- Thomson, Max
- WWII operations, History - WW2, Letter to the Editor
- RAN Ships
- HMAS Moresby I, HMAS Hawkesbury II
- September 1998 edition of the Naval Historical Review (all rights reserved)
There was a uniqueness about the RAN involvement in the Japanese surrender ceremonies in Timor, raised in Peter Evans’s (Fairmile Association) letter in REVIEW Vol 19 No. 2 when he listed the Fairmiles present.
Fascinatingly, there were two Japanese surrenders at Koepang.
In the first of them on September 11, 1945 Brigadier L.G.H. Dyke of Adelaide (later Major-Gen Dyke CBE DSO) accepted the surrender of some 3,235 men comprising the Japanese force in Timor. That surrender was held aboard HMAS MORESBY.
MORESBY was again present some three weeks later when, on October 3, 1945, another surrender ceremony took place in a colourful setting ashore at Koepang. Lt. General Yamada surrendered a force of about 36,000 men who made up the Japanese forces in the entire Lesser Sunda Islands – including troops of the 48th Japanese Division.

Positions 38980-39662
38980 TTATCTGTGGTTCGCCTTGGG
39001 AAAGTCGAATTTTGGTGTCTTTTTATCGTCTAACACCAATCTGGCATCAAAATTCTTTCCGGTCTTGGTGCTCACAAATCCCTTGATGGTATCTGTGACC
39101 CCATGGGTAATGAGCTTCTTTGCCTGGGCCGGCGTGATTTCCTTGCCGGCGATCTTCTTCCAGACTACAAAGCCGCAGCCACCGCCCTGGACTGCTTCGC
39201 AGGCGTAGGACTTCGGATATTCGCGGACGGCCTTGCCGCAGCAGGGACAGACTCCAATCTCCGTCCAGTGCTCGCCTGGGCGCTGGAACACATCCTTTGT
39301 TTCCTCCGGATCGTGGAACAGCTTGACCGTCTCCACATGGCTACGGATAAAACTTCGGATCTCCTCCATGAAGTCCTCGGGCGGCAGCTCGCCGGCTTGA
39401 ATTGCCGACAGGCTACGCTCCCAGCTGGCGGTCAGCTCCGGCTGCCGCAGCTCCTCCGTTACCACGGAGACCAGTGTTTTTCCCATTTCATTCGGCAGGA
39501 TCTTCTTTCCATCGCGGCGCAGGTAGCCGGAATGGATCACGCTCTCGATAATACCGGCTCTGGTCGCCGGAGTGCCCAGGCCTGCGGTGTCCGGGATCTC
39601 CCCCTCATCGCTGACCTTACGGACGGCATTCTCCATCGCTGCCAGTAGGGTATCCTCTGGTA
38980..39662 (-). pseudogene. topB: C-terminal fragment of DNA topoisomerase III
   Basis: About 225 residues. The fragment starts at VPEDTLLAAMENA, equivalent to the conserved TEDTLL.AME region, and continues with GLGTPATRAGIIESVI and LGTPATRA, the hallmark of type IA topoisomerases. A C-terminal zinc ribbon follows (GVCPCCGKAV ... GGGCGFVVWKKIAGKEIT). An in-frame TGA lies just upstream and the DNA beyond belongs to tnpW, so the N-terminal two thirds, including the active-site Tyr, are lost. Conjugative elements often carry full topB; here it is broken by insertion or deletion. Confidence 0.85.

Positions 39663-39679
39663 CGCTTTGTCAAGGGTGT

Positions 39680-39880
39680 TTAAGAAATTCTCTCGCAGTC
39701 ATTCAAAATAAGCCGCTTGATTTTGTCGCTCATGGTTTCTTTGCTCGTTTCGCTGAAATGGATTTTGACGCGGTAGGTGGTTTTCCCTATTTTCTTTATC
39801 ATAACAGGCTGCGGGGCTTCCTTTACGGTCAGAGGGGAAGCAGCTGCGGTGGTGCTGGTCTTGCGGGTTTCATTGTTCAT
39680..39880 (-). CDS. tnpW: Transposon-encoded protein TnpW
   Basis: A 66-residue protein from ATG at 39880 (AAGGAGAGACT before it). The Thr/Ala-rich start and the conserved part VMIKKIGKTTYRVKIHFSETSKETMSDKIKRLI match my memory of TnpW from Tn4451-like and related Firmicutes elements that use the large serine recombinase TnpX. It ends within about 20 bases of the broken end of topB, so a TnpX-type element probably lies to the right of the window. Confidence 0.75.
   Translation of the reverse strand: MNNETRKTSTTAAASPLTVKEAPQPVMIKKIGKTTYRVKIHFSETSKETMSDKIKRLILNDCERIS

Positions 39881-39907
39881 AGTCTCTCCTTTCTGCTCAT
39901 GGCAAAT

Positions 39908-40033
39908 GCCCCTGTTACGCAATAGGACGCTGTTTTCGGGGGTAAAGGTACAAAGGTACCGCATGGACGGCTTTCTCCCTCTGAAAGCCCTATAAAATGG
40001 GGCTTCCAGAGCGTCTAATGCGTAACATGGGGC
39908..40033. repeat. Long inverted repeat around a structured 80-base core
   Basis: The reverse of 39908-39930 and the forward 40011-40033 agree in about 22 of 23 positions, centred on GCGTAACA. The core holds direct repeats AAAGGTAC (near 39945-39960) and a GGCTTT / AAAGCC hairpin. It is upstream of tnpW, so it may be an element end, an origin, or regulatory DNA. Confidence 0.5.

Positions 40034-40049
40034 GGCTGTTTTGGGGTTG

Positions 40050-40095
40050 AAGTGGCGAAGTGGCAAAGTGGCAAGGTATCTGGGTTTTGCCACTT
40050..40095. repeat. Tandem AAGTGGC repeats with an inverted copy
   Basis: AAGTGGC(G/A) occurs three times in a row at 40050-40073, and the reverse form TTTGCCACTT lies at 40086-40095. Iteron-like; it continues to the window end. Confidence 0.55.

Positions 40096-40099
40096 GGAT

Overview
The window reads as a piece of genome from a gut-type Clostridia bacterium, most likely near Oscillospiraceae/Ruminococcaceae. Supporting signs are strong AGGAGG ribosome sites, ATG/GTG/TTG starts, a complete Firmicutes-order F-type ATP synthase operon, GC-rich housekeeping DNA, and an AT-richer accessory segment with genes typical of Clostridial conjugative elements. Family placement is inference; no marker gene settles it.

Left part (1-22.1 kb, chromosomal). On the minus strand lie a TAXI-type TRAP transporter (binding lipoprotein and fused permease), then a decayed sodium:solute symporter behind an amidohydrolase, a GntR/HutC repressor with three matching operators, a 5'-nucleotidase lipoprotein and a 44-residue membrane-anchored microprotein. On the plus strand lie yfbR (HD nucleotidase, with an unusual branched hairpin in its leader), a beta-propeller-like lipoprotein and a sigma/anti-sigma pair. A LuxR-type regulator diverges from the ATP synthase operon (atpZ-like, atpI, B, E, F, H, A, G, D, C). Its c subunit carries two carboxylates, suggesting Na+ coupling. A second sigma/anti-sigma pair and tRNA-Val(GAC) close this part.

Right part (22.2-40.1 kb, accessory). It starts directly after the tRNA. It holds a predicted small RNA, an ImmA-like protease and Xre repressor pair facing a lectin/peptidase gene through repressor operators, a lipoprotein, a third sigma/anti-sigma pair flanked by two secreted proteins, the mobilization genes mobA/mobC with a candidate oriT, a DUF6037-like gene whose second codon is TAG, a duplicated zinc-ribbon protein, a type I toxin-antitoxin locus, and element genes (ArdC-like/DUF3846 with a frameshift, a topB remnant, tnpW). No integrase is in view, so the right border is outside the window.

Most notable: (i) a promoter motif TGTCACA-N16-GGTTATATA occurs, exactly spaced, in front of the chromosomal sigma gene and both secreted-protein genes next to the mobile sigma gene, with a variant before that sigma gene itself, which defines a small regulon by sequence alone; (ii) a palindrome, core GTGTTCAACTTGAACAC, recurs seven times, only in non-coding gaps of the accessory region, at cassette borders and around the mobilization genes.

Lieutenant-Commander Ian K. Purvis, RAN (later Commodore Purvis OBE) CO of the frigate HMAS HAWKESBURY, commanded the naval ceremonial guard assembled for the occasion. It was made up of men from HMA ships MORESBY, HAWKESBURY, GYMPIE, KATOOMBA and GLADSTONE.
Lt.Cdr. Purvis, in HAWKESBURY, had not been present at the first Koepang ceremony on September 11, for on September 12 the frigate had arrived in Singapore – the day Admiral Mountbatten accepted the formal Japanese surrender from Lt.General Seishiro Itagaki as delegate for Field Marshal Count Terauchi who was ill.
HAWKESBURY was the sole RAN ship in Singapore that day, where the British Eastern Fleet was headed by Admiral Sir A.J. Power, C-in-C, flying his flag in HMS CLEOPATRA; HMS NELSON (Flag of Vice Admiral Walker), F.S. RICHELIEU (Flag of Rear Admiral Holland).
After Singapore, then Koepang, HAWKESBURY attended a whole series of small local Japanese surrender ceremonies throughout the Dutch East Indies. During an extensive surveillance at each of these General Blarney’s Proclamation was read to the assembled populace; Japanese surrendered; their supplies were dumped; civil-administration was restored and intelligence gained on “downed” allied airmen through that vast area.